Microsoft exceeds fiscal first-quarter predictions
Microsoft beat Wall Street expectations for the fiscal first quarter. Net income rose 16 percent to $5.4 billion, or 62 cents per share, excluding the impact of revenue deferrals last year. Revenue increased 25 percent to $16.2 billion.
Sales of Windows, Office and server software to businesses helped bolster results. Businesses are spending on technology after clamping down on budgets during the economic downturn.
Microsoft is betting Kinect, an add-on for Xbox 360 that can read body movements, will be a hot gift – and push revenue for the division that makes it up 30 percent from a year ago.
Exxon Mobil profits increase by 55 percent
An increase in oil and gas prices helped Exxon Mobil Corp. boost third-quarter profits by 55 percent.
Exxon plans to get back to work in the Gulf of Mexico soon, and it plowed another $7.6 billion into oil exploration and production operations in the quarter.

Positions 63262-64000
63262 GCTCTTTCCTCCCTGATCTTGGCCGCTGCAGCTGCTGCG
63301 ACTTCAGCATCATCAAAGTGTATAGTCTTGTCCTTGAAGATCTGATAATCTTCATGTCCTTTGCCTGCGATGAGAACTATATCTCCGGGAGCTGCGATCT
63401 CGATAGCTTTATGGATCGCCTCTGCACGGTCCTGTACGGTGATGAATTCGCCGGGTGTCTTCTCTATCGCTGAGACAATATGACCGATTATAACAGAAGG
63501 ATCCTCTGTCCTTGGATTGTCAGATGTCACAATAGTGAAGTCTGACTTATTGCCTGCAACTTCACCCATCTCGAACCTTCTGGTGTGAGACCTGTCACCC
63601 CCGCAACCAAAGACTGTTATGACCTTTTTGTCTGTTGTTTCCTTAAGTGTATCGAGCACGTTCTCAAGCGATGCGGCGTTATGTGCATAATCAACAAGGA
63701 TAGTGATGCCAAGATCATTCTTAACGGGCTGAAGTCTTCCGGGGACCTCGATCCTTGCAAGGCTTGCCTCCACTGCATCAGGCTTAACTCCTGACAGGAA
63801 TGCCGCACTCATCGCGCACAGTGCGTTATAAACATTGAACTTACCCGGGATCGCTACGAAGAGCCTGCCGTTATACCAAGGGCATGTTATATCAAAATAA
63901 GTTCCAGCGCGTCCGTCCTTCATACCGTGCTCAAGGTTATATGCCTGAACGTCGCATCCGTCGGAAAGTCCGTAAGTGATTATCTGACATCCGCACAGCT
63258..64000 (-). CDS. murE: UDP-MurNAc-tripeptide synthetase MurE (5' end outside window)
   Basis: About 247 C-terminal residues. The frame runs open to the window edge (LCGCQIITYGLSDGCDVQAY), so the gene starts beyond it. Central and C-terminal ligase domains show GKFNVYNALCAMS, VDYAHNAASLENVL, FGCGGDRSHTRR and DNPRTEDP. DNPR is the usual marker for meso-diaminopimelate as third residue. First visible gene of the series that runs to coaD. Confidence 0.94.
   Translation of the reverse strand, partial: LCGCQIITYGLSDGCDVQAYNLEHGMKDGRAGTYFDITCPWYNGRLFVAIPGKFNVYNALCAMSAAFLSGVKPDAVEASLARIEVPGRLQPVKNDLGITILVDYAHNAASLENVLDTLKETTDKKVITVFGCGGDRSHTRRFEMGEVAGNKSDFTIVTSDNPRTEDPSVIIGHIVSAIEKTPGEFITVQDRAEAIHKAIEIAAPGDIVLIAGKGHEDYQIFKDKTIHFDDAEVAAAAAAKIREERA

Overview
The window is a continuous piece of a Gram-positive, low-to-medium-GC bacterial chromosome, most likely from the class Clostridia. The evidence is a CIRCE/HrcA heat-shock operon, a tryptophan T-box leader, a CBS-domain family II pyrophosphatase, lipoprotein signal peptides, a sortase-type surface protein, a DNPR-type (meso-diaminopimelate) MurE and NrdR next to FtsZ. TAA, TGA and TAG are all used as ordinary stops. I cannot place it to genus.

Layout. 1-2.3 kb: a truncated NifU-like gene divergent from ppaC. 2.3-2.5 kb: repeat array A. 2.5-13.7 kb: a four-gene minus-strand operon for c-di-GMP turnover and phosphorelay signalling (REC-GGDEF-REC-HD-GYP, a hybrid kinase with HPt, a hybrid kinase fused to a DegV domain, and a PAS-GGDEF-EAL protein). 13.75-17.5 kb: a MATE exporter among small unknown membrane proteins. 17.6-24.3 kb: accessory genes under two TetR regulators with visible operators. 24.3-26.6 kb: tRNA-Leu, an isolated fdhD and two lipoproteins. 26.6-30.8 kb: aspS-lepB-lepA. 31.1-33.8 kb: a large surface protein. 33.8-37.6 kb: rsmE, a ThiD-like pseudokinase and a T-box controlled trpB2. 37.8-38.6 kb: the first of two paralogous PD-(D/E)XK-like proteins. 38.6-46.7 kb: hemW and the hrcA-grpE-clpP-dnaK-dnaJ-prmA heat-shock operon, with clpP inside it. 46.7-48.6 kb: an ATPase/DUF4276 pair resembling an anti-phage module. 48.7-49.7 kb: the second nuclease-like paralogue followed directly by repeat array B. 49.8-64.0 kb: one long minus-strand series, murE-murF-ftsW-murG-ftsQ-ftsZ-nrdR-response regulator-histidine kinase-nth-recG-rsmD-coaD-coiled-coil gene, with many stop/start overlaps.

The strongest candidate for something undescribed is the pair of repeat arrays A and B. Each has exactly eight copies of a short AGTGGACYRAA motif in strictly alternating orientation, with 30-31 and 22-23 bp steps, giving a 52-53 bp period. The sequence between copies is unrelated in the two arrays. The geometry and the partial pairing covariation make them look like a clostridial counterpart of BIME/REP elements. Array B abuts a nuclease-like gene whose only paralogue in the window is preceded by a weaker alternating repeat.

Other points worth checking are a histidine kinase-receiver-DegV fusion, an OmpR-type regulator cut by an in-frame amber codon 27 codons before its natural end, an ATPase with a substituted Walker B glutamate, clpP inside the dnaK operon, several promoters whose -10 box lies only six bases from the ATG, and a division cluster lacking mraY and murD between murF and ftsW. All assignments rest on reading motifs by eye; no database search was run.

Toyota didn’t report defects, lawsuits claim
Toyota Motor Corp. bought back cars from drivers who reported sudden acceleration defects, but the company didn’t tell federal regulators about the problem, according to court documents filed in the sprawling litigation against the automaker.
Plaintiffs’ lawyers contend the Japanese company compelled the owners to sign confidentiality agreements that prevented them from speaking publicly about the issues they encountered.
Toyota spokesman Mike Michels denied the allegations, saying company technicians weren’t able to duplicate the sudden acceleration claimed by drivers in two instances.
Hundreds of lawsuits were filed against Toyota after the automaker began recalling millions of vehicles because of acceleration problems in several models and brake glitches with the Prius hybrid.